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Differentiation of Hand Posture in Children with Cerebral Palsy
Aviva Wolff, OTR, CHT, MA1; Howard Hillstrom, PhD1; Andrew Gordon, PhD2
1Hospital for Special Surgery, New York, NY; 2Teacher's College, Columbia University, New York, NY

Introduction: Hand posture emerges during reach and reflects object shape early in the reach trajectory, however, this shaping requires motor planning that may be compromised in children with hemiplegic cerebral palsy (CP). The aim of this study was to compare the evolution of hand shaping during reach in children with hemiplegic CP, and to determine how planning contributes to grasp shaping ability.
Materials and Methods: Two groups of children, age range 6-13: 10 typically developing (TD) children (mean age 9.7 + 2.3), 10 children with CP (mean 8.6 +2.7) grasped rectangular, concave, and convex objects with both the dominant/non-dominant and less-affected/affected hand (10 trials per shape, per hand), while fitted with reflective markers. Metacarpal and proximal interphalangeal joint flexion and digital abduction were calculated. To summarize hand posture across joint angles, discriminant analysis was performed at 5% intervals. Results from the discriminant analysis were used to construct a matrix and calculate a "visuomotor efficiency index" (VME, a score of 100 reflects perfect discrimination between objects), to summarize the extent to which hand posture reflects object shape. This methodology allows for subtle detection of changes in joint configuration.
Results: VME scores were analyzed using a mixed design ANOVA with a between subjects factor of group and a within subjects factor of time. Both CP and TD groups indicated an ability to differentiate posture during reach, main effect of time, F(1,19)=8.96, p=<.01.Overall, participants with CP demonstrated a lower visuomotor efficiency index (VME) than controls in the affected hand during reach, indicating less effective posture differentiation, main effect of group, F(1,18)=7.69, p=.013 There was also a difference in the evolution of VME throughout reach in the affected hand of CP children compared to controls; interaction of group and time, F(1,19) = 2.06, p=.006. Interestingly, there was no significant difference in hand pre-shaping in the less affected hand in the CP group compared to controls. All kinematic parameters were also non-significant between groups. Thus, VME is sensitive at detecting shaping differences otherwise not quantifiable.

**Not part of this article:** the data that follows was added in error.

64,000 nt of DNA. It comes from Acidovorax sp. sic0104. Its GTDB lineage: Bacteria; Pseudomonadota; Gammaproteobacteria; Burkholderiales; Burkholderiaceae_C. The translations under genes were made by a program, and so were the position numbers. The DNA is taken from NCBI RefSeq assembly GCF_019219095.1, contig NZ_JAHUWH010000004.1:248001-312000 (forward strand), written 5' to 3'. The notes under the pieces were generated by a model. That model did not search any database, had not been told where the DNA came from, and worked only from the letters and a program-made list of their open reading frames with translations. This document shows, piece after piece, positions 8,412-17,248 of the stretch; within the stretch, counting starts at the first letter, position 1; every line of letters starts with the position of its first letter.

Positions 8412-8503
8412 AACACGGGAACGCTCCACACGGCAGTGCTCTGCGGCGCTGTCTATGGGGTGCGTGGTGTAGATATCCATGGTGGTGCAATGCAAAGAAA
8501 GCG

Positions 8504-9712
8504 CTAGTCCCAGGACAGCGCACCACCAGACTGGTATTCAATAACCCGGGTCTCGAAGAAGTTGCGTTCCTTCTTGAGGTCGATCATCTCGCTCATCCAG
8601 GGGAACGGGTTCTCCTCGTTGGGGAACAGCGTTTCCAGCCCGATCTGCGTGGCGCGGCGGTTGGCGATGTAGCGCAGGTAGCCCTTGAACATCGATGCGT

Conclusions: These results indicate that children with CP are able to differentiate hand posture to object shape with both hands, yet demonstrate less effective shaping ability on the affected side, suggesting motor planning deficits that are specific to the affected side and independent of motor execution. These deficits require additional attention in rehabilitation approaches that typically focus on motor execution.


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